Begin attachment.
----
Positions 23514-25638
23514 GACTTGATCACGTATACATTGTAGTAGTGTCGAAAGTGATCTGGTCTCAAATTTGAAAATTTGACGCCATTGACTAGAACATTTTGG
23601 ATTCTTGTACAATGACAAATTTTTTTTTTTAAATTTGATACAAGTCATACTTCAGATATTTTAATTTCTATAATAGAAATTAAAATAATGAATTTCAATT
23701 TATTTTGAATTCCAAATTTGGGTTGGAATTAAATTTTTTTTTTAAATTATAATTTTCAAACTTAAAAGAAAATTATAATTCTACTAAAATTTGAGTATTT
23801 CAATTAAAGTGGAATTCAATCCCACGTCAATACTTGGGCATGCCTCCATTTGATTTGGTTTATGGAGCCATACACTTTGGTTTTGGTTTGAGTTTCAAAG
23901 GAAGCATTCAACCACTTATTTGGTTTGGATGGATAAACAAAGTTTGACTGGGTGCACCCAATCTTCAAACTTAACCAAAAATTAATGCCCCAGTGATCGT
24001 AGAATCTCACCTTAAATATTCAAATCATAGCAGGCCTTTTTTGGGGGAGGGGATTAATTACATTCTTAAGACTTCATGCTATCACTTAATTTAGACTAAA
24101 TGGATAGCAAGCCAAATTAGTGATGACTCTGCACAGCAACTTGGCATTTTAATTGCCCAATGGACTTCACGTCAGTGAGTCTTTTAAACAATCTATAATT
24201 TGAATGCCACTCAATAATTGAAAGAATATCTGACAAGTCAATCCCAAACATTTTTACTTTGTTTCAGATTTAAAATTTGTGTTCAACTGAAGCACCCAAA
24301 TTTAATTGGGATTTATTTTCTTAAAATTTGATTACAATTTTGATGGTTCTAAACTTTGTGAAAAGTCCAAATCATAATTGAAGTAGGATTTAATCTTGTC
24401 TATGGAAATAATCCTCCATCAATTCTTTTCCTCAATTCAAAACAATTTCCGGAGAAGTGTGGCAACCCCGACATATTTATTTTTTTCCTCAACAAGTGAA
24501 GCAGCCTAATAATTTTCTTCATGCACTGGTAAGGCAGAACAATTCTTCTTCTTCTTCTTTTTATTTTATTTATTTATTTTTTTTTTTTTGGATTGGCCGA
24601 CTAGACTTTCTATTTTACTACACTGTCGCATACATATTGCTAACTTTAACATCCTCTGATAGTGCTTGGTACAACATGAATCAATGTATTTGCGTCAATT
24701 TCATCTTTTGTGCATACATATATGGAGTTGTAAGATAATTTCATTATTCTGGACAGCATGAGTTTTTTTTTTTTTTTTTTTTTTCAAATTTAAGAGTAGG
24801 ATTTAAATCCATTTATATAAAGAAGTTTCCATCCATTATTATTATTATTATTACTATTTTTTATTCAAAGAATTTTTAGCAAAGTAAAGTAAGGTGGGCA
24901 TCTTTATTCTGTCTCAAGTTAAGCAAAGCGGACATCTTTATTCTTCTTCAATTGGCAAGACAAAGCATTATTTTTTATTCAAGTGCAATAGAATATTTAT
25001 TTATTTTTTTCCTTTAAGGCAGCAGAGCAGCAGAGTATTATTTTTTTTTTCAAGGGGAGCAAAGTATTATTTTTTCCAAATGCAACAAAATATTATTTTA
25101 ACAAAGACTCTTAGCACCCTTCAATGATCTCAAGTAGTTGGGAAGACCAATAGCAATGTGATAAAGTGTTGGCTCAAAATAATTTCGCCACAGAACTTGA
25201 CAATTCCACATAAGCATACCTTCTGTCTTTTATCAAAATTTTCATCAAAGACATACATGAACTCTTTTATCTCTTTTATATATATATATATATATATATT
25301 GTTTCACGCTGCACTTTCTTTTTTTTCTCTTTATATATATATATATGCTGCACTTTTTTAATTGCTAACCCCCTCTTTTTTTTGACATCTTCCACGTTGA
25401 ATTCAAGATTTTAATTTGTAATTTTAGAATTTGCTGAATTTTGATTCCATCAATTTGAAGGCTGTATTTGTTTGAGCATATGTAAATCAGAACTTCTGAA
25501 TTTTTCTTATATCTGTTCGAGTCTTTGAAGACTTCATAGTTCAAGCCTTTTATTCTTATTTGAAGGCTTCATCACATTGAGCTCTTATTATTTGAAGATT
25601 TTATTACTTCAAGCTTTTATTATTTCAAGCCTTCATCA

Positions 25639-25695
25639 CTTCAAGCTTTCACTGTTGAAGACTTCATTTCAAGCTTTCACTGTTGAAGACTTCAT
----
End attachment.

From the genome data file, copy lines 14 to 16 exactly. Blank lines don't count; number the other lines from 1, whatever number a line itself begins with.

24701 TCATCTTTTGTGCATACATATATGGAGTTGTAAGATAATTTCATTATTCTGGACAGCATGAGTTTTTTTTTTTTTTTTTTTTTTCAAATTTAAGAGTAGG
24801 ATTTAAATCCATTTATATAAAGAAGTTTCCATCCATTATTATTATTATTATTACTATTTTTTATTCAAAGAATTTTTAGCAAAGTAAAGTAAGGTGGGCA
24901 TCTTTATTCTGTCTCAAGTTAAGCAAAGCGGACATCTTTATTCTTCTTCAATTGGCAAGACAAAGCATTATTTTTTATTCAAGTGCAATAGAATATTTAT